It All Comes Down To Mathematics And Behaviour

It may seem attractive to just take out a nice big loan, pay everyone off, and only deal with that one monthly loan payment, but all you're really doing is paying a financial institution to do something for you that you can do on your own. It feels great not to get a bunch of bills in the mail or fret over who you pay when and how much, but you can do the same thing on your own: Photo by Media Bakery13 (Shutterstock).

Remember: even if the maths of a debt consolidation loan works out in your favour, your behaviour is the real problem. Paying off all of your credit cards and debts with a loan only shuffles the deck chairs around -- you still owe money you have to pay, and if you go charging up those freshly paid-off credit cards again, those deck chairs may as well be on the Titanic.

Make no mistake: if you want help with your debt, you should get it. Don't let social stigma or ego get in the way -- there are plenty of ways to get on the right track that go further than blog posts and stop short of putting you back in debt to someone else. Debt repayment and credit counseling programs can negotiate lower interest rates on your behalf, or help you do it yourself. They can help you with your budget, and help you plan a route out of debt that turns your credit into a tool you control, as opposed to a monster than controls you. If you need the help, get it -- and definitely do that before you take out a loan.

Cheers Lifehacker

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    What about consolidating your credit debt onto one card? A lot of the time you can get credit cards with better interest rates then loans and most will come with super low (0-2%) intro rates. If your debt is all on plastic then you are usually better to combine it but still leave it on plastic... just shred the new card as soon as you get it to stop that spending.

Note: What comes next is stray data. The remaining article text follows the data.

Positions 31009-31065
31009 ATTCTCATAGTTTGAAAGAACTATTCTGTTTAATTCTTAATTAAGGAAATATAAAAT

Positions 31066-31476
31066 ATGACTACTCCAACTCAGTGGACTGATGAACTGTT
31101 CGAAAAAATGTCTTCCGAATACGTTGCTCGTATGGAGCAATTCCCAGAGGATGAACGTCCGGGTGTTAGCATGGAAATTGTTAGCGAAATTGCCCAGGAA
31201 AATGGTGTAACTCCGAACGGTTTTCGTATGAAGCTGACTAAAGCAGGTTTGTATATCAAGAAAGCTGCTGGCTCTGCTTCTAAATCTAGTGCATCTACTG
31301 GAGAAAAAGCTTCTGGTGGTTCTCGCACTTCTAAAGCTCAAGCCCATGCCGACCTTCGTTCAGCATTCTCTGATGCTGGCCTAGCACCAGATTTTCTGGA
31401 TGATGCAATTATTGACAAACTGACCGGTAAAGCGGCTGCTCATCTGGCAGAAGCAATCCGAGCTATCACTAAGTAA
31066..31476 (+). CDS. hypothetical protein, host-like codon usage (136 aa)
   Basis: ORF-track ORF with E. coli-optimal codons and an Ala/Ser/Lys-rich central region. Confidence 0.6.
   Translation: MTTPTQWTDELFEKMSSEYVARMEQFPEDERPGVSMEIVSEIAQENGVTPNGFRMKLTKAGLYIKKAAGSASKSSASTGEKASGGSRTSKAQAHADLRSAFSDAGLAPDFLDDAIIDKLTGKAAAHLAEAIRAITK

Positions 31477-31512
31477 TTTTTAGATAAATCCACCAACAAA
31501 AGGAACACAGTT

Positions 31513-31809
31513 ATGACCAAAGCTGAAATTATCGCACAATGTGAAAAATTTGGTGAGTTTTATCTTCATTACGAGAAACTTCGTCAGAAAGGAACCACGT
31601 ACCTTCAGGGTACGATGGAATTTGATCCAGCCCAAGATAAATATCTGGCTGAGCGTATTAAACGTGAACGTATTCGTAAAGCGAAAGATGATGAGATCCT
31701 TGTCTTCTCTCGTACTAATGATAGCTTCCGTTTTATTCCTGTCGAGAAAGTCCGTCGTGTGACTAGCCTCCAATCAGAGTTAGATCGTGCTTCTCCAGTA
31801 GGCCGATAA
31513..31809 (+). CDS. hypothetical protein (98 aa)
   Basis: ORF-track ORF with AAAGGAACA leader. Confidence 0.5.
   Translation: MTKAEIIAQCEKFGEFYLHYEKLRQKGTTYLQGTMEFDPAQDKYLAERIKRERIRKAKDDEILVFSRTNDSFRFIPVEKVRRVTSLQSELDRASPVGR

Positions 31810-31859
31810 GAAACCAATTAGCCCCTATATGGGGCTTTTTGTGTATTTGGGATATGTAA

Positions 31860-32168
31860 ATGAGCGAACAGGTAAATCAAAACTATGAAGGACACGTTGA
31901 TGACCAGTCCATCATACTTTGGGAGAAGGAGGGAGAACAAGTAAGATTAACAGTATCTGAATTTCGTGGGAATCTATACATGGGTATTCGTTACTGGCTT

I did this a few years ago and (owing to my being impulsive!!) I think it has cost me more in the longer term. Why? Firstly, I have an attached redraw facility where the temptation to redraw smallish amounts of a few hundred dollars at a low interest rate is huge (its only a small amount right?!?!). Secondly, in hindsight, the lower interest rate through balance transfer promotions (and cutting up the relevant cards) means that you can concentrate on reducing one smaller debt at a time and don't get overwhelmed by a large overall figure. The key is discipline of I don't have any given my debt has gone up and not down!

      Shows you really need to know yourself and your spending styles when looking at reducing your debt, sounds like you would have been much better off with a simple fixed rate loan rather than one with a redraw facility

    I found the best way to do it is focus on getting rid of the smallest debt first. Pay off the minimum every month on the other debts and put as much as you can on the smallest debt. Also save for those expenses that come once a year, all year round (Rego, Insurance, Christmas), you know they come every year why not save for them instead of put it in credit? I worked out that $2000 a year will cover car rego and insurances, which is $170 Month, $85 Fortnight or $43 a week. It all comes down to what you do with what you earn not the amount you earn.

    You really should check out ASIC's Money Smart website, they've got a fantastic range of tools and calculators including a credit card cost calculator. Also being a government site it's not trying to sell you a product and is just giving you the tools to make your own decisions.
    Here's the link straight to the calculators and tools page

    Another option, if you have the luxury to, is to use the redraw facility on your home loan to pay off the c/card debt, and then pay back what you took out from your home loan. Fair to assume your home loan rate would be lower than the consolidation or current c/card rates.

    It's all about behaviour though. Don't redraw and not pay back.